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Money December 2012

Dollar Sense

Taking Care of Mom and Dad: A Labor of Love With Possible Tax Breaks

By Teresa Ambord

If you provide your parent with regular financial support, you may be able to take a dependency exemption for him or her. In 2012, that exemption is equal to $3,800.

Taking care of our elderly parents is something that we do, just because we’re family and we love them. But an additional tax break or two wouldn’t hurt. Even if your parent does not live in the same home as you, you may be eligible for some help at tax time.

Here’s what you need to know.

If you provide your parent with regular financial support, you may be able to take a dependency exemption for him or her. In 2012, that exemption is equal to $3,800.

To qualify, the following must be true:

  • Your parent does not file a joint tax return for the year.
  • He or she must have gross income less than $3,800 in 2012. This does not include the non-taxable portion of Social Security payments.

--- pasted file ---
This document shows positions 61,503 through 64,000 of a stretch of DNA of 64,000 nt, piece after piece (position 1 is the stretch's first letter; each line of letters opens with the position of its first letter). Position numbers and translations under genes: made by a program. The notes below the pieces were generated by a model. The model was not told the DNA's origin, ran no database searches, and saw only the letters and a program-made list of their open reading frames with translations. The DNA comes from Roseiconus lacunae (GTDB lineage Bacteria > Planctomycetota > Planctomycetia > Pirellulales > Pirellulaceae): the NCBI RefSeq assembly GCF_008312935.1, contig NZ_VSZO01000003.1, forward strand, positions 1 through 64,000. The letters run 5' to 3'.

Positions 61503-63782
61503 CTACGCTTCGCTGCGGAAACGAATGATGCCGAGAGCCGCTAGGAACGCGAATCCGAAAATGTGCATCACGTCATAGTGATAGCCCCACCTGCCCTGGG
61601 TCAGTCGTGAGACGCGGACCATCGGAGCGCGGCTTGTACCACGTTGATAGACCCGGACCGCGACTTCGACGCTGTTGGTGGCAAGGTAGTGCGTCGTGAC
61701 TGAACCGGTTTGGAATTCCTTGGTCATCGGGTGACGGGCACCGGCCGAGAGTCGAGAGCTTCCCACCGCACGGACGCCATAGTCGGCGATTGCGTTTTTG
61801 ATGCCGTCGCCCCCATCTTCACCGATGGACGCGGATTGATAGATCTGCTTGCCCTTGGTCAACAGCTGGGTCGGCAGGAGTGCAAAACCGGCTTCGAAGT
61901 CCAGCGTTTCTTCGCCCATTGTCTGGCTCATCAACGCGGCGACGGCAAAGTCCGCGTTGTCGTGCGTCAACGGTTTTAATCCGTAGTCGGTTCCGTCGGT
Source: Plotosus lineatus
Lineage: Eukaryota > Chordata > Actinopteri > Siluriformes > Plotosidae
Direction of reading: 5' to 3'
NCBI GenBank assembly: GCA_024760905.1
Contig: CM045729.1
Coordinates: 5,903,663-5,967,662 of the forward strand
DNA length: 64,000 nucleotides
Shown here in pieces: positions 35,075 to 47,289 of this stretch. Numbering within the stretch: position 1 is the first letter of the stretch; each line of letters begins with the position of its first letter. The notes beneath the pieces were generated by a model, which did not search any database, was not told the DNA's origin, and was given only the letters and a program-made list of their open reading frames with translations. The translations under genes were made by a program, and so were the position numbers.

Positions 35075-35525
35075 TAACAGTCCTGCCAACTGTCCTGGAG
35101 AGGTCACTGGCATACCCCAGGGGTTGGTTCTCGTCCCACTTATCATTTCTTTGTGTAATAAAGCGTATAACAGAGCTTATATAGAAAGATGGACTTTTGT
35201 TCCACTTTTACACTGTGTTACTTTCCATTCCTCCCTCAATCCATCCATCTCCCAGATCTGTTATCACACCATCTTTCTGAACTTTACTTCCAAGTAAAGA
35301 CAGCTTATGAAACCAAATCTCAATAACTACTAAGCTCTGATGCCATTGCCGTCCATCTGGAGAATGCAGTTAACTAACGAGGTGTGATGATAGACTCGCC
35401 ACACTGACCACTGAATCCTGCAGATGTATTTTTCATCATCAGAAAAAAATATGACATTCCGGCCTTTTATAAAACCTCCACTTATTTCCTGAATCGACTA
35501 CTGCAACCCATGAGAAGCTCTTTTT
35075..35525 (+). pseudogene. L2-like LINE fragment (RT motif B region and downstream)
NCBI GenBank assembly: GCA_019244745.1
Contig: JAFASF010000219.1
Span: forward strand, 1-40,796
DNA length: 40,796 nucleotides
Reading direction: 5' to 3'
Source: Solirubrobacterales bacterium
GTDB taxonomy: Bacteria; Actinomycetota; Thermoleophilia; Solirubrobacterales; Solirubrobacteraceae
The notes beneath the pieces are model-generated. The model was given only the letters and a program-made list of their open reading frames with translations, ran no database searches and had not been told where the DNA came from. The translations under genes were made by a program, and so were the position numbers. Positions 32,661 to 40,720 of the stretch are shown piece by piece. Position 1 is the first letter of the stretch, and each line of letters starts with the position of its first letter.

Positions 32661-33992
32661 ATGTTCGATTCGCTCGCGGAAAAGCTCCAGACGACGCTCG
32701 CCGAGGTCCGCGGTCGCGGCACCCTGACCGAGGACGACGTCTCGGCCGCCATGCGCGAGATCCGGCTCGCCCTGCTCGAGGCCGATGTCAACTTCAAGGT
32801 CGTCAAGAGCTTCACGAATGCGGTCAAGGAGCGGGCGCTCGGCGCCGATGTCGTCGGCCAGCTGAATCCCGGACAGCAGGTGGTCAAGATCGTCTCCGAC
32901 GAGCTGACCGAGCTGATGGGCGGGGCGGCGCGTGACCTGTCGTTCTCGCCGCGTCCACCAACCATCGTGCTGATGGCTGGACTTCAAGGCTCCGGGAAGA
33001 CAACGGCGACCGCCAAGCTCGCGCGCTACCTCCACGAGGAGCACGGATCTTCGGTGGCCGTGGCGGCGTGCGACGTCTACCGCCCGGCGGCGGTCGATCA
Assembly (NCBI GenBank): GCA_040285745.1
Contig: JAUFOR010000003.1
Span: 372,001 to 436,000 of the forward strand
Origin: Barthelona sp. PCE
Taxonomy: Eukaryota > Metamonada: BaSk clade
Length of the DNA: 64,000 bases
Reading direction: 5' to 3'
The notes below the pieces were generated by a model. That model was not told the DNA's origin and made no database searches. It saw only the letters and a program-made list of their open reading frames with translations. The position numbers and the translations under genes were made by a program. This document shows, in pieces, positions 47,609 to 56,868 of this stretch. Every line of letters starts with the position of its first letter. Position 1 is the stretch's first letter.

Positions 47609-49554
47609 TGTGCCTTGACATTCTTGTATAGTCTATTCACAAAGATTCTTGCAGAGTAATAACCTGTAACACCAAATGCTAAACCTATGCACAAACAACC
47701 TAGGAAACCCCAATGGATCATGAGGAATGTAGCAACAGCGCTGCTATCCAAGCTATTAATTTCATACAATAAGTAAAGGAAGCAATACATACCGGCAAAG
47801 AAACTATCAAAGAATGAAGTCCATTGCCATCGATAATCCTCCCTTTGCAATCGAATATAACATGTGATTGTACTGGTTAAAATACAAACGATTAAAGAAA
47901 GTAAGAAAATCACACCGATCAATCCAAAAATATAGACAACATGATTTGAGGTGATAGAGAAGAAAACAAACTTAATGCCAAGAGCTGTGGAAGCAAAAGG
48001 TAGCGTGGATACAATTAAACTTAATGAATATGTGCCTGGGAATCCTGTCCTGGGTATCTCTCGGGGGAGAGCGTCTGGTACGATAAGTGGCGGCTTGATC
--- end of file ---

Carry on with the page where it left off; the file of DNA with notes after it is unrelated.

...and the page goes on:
• You must provide more than half of your parent’s financial support. (See sidebar for details about what is and is not support.)

Important planning point! After you tally up how much you have paid versus how much your parent has paid, if you find you are borderline, it may pay for you to kick in a little extra to push yourself over the halfway point. Keep an itemized list of your support vs. your parent’s support, and attach it to your copy of tax records. For an additional exemption of $3,800 it could be well worth the effort.


What If Your Siblings Also Contribute?

If you and your siblings share the support of a parent, you may be able to set up a “multiple support agreement,” by filing an IRS Form 2120. Basically this means that although two or more of you contribute to the support of a parent, only one is allowed to take the dependency exemption. You may decide to alternate among the siblings so the others can take the benefit too. Just keep in mind that only siblings who pay more than 10% of the parent’s support can qualify. For the sake of family harmony, also put the agreement between siblings in writing.